Is AAP right all children older than 2 should wear masks in school?
As it currently stands, many children in America are not eligible to receive a COVID-19 vaccine, as only those older than 12 are permitted to. Additionally, only one of the three vaccines is available to them: the Pfizer shot. This means that not only are most children not able to receive a coronavirus vaccine, but even those who are have a limited selection to choose from. Due to the age requirement for the vaccines and the slow progress of approving vaccines for some younger children, many kids will be returning to school unvaccinated. Therefore, requiring masks in schools will keep students safe until vaccines are made available to them all.
Unfortunately, many children may not understand the importance of taking proper safety precautions to avoid the COVID-19 virus and its variants when not wearing a mask. While older students may know why they can't sit or walk next to their peers mask-free, younger children may not comprehend the importance of social distancing. Social interaction is an essential part of childhood development, and it will be difficult for schools--specifically for teachers--to enforce social distancing instead of mask-wearing. Masks will enable students to interact with their friends, and schools to maintain normal classroom sizes.
Virtual schooling was extremely challenging for students during the past year, and many did not receive the education they needed to thrive. Requiring masks will allow schools to return to in-person classes and stay that way, as masks decrease infection rates. It's essential to allow students to lead as close to normal lives as possible, and masks will get us there.
Just when it seemed like the world was starting to get back to normal from COVID-19, the American Academy of Pediatrics announced its position on children returning to school post-pandemic: all kids over the age of two should wear masks in schools, “regardless of vaccination status.” This seems not only unnecessary but also as if the AAP--and other organizations--are trying to normalize mask-wearing seemingly until the end of time by implementing guidelines to “create consistent messages' about the controversy.
Also, expecting children as young as three, four, five, and above to wear a mask properly throughout the day is simply unrealistic, as even adults resisted doing so throughout the entire pandemic. In many public places, adults, vaccinated or not, are permitted to go mask-less, so it is not fair to require all school children to wear one constantly.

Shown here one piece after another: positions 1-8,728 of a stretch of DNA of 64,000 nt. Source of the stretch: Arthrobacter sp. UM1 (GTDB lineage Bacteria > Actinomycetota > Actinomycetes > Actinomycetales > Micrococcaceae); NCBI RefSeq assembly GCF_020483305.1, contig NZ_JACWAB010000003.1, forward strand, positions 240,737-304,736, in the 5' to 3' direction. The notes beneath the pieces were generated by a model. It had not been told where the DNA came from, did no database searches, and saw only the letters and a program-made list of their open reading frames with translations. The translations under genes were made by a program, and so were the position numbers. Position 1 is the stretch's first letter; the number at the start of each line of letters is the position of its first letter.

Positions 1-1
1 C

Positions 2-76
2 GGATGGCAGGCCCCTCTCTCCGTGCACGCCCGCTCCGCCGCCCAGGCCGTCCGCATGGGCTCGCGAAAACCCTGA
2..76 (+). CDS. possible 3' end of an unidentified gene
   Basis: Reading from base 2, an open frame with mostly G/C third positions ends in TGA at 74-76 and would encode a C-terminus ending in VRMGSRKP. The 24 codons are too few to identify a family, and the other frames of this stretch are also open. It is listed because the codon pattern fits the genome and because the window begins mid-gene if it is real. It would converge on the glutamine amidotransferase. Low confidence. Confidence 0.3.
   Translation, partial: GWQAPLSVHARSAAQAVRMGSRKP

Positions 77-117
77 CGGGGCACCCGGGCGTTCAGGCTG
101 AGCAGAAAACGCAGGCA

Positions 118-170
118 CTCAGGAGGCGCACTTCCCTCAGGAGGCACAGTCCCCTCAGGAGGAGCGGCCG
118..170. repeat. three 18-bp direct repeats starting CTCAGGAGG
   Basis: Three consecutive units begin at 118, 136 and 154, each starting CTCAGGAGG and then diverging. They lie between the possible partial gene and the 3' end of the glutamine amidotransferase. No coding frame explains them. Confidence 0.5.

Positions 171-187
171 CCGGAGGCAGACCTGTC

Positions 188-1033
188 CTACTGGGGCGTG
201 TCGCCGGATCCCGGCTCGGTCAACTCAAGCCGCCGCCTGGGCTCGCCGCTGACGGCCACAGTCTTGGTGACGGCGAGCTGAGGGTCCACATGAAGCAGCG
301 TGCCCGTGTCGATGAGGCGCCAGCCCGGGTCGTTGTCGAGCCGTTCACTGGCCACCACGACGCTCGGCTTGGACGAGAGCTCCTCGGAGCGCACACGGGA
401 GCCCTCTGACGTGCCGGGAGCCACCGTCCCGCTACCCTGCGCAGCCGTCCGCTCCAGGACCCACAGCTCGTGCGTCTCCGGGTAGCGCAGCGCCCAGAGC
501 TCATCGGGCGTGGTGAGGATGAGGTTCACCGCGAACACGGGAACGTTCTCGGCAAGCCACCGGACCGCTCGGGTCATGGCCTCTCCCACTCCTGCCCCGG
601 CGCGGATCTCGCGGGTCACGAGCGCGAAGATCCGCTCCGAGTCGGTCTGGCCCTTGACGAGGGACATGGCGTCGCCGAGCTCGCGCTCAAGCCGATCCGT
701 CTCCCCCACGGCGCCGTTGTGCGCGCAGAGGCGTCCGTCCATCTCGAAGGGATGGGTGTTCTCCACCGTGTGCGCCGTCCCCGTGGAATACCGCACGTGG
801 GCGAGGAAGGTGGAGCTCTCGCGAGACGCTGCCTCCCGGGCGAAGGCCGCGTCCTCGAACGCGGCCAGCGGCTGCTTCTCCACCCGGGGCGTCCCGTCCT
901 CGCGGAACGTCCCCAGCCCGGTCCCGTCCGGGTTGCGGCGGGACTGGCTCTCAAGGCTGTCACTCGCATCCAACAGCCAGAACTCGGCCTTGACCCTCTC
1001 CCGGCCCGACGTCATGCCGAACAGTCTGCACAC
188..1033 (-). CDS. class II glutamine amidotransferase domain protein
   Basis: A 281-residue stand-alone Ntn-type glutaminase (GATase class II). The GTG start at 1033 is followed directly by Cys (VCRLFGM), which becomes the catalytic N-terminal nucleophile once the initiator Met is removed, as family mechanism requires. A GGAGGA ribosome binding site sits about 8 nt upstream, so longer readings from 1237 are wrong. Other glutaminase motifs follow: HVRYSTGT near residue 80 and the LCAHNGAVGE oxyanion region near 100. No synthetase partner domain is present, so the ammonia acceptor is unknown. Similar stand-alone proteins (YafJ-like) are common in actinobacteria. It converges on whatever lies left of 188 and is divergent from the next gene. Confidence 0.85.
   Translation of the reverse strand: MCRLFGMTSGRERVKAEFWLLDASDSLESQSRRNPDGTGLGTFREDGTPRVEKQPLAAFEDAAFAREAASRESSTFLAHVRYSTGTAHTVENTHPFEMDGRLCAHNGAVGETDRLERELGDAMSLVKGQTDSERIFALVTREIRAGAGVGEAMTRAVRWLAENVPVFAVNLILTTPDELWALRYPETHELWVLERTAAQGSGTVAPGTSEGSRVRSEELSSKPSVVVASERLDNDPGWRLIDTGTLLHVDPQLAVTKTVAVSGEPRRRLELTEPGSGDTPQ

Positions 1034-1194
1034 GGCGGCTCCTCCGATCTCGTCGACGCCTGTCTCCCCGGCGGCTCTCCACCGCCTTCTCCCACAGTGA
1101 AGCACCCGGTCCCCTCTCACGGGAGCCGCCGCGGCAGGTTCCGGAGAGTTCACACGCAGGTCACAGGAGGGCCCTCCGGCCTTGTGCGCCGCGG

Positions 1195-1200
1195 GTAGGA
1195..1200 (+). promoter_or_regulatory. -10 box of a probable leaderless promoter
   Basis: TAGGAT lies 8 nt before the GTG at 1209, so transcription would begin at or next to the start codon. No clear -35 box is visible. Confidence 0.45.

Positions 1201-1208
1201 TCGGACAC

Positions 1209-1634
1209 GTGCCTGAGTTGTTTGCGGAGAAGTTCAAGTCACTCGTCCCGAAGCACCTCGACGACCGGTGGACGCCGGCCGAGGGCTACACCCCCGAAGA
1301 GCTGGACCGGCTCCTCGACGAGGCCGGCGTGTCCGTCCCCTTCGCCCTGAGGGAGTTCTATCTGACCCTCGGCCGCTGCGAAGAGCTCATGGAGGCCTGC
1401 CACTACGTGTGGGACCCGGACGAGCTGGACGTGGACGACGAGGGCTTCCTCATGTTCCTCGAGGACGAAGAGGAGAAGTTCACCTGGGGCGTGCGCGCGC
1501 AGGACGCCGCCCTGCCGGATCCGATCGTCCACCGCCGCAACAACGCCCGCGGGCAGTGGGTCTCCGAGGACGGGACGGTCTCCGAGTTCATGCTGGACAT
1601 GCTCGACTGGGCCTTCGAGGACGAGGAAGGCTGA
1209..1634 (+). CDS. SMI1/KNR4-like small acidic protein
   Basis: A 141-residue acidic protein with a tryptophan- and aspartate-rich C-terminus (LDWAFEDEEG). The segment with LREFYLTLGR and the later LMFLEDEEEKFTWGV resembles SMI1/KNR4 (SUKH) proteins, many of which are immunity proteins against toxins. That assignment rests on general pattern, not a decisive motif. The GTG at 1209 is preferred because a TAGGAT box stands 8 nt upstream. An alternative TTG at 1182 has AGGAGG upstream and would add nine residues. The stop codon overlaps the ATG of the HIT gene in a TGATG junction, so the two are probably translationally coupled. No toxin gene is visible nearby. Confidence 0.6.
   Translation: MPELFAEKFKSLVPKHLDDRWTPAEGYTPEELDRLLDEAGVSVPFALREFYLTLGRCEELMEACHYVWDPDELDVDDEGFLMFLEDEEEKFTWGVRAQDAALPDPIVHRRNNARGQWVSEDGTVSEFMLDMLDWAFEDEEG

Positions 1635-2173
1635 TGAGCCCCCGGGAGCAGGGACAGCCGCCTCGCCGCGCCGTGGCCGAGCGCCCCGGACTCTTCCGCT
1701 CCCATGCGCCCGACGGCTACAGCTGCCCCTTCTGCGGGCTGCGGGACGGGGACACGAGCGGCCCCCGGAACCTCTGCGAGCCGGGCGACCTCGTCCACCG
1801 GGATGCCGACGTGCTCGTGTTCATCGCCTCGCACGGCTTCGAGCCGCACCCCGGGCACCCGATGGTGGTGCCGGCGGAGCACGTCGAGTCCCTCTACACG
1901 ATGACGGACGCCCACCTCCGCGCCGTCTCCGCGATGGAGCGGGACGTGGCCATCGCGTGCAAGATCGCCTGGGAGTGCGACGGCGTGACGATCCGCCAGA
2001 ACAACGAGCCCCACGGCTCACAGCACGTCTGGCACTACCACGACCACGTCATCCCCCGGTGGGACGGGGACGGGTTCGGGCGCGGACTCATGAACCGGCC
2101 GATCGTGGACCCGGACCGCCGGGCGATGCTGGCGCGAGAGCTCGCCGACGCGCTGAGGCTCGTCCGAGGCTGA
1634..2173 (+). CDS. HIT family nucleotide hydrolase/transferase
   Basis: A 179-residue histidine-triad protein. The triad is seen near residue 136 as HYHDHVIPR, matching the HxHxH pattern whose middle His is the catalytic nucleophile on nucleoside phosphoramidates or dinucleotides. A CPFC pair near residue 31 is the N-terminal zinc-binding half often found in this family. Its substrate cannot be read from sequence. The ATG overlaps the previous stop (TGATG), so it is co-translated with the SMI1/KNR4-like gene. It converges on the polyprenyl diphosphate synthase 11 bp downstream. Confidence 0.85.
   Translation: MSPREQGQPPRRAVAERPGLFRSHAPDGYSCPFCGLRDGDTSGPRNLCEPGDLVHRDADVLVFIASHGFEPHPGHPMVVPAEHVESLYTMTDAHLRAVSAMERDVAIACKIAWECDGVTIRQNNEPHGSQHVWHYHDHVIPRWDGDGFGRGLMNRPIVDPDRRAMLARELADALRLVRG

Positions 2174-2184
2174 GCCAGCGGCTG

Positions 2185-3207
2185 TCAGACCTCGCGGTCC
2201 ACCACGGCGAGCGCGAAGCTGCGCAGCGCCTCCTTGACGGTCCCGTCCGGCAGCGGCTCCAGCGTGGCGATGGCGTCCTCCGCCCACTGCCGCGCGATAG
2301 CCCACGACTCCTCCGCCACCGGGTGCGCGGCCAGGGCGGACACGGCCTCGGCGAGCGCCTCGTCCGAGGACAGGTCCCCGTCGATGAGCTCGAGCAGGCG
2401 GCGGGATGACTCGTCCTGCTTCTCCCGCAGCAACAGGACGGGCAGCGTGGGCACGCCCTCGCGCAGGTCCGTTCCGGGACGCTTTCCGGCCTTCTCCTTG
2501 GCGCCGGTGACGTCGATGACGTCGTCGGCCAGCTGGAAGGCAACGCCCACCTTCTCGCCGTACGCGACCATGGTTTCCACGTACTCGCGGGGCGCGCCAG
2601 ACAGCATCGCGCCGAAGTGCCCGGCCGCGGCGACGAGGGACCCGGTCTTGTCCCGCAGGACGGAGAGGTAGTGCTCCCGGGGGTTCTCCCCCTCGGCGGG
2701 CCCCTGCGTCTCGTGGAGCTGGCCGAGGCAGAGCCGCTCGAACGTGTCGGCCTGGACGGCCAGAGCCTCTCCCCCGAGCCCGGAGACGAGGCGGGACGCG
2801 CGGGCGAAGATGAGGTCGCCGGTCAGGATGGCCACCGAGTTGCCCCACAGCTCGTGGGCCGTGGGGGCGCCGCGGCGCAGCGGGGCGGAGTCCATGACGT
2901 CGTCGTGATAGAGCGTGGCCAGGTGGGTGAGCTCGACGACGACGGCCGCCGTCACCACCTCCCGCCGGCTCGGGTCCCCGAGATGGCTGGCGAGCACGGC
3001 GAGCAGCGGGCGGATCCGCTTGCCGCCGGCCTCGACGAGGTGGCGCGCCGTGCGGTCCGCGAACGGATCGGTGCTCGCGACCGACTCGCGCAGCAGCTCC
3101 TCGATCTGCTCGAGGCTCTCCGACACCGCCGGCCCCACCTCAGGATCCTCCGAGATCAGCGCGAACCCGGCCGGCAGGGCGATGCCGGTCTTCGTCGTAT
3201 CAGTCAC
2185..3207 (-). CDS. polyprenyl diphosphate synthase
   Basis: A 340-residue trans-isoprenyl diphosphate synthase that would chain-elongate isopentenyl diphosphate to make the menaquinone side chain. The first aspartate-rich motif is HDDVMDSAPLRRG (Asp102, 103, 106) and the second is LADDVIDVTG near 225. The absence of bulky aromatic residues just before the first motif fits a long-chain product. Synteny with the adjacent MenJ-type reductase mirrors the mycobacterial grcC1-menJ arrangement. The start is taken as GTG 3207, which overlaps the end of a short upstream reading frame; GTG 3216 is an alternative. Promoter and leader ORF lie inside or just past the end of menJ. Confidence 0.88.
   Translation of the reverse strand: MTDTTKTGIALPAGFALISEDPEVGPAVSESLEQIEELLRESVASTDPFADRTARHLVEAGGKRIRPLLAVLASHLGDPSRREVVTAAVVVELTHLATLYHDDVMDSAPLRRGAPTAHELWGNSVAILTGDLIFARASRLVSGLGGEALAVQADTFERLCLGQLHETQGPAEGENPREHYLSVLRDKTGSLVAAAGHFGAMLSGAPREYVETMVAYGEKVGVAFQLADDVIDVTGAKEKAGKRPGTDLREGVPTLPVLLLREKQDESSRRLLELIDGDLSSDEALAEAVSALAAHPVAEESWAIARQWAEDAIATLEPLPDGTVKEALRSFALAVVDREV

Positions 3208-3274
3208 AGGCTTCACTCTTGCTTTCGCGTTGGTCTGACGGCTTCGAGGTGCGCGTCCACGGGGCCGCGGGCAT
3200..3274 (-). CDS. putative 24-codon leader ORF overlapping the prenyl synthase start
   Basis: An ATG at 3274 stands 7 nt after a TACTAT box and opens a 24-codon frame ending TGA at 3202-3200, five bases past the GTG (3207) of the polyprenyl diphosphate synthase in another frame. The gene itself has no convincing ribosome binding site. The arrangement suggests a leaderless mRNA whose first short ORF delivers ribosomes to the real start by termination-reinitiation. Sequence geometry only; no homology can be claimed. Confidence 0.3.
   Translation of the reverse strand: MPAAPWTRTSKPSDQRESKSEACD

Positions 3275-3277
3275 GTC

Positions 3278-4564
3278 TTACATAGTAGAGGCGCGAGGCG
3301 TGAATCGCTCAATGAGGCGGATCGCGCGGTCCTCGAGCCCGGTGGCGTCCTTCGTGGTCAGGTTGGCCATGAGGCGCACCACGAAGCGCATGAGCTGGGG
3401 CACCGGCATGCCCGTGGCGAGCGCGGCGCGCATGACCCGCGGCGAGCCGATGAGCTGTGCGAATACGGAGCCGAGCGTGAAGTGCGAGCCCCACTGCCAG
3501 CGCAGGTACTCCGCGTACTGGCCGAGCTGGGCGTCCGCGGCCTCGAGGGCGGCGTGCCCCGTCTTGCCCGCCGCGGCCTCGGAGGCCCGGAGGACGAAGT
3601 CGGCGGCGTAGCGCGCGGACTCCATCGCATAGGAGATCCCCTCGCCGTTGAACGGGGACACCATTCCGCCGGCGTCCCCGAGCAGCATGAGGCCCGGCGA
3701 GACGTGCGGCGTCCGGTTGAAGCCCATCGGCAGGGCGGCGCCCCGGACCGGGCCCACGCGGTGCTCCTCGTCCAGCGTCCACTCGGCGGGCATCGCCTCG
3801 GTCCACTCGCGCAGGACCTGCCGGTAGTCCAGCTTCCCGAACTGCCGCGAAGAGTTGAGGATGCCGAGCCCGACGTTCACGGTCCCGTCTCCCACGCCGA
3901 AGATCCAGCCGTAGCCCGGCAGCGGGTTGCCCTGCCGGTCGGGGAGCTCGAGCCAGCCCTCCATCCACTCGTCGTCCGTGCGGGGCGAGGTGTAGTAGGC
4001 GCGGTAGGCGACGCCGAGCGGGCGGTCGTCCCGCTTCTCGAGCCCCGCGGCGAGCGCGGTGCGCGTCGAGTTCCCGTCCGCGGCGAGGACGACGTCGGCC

Further, even if children and adolescents are to contract COVID, they are less likely to face complications from the virus. Children’s immune systems should be challenged throughout their development, so being obsessively vigilant about the coronavirus at this point is arguably overkill.
The cons of mask-wearing in children may outweigh the pros, as there have been concerns that wearing masks for long periods of time can cause health issues, both physically and potentially mentally--with the requirement of such even being referred to as ‘child abuse.’ Childhood is a critical time for developing social skills. Children’s faces deserve to be free to breathe, express emotion, and see the smiles on their peers’ faces, which, almost everyone can agree, can be difficult or even impossible to do while wearing a mask.
- On Monday, July 19, 2021, the American Academy of Pediatrics (AAP) suggested that “all children over the age of 2” wear masks in school with or without vaccination. Sonja O’Leary, AAP Council on School Health chair said, “We need to prioritize getting children back into schools alongside their friends and their teacher - we all play a role in making sure it happens safely.”
- The CDC said “fully vaccinated students do not need to wear masks in classrooms this fall” on Friday, July 9, 2021.
- According to the American Academy of Pediatrics, by July 15, 2021, the number of coronavirus cases of children totaled 4 million. Of all cases, 0% to .26% were child deaths, with 8 states reporting none.
- There are three COVID vaccines: Pfizer - BioNTech, Moderna, and Johnson & Johnson. Both Pfizer and Moderna are mRNA vaccines and require two doses, while Johnson & Johnson is a viral vector vaccine in one dose.
- Routine immunizations for children include 14 vaccines for vaccine-preventable diseases like the Chickenpox, Hepatitis, Polio, and Tetanus.
- Potential side effects of vaccines are well-known: fever, headache, dizziness, severe allergic reaction, and seizure. If a child has an allergic reaction to a certain vaccine, the primary care doctor will suspend the following dose.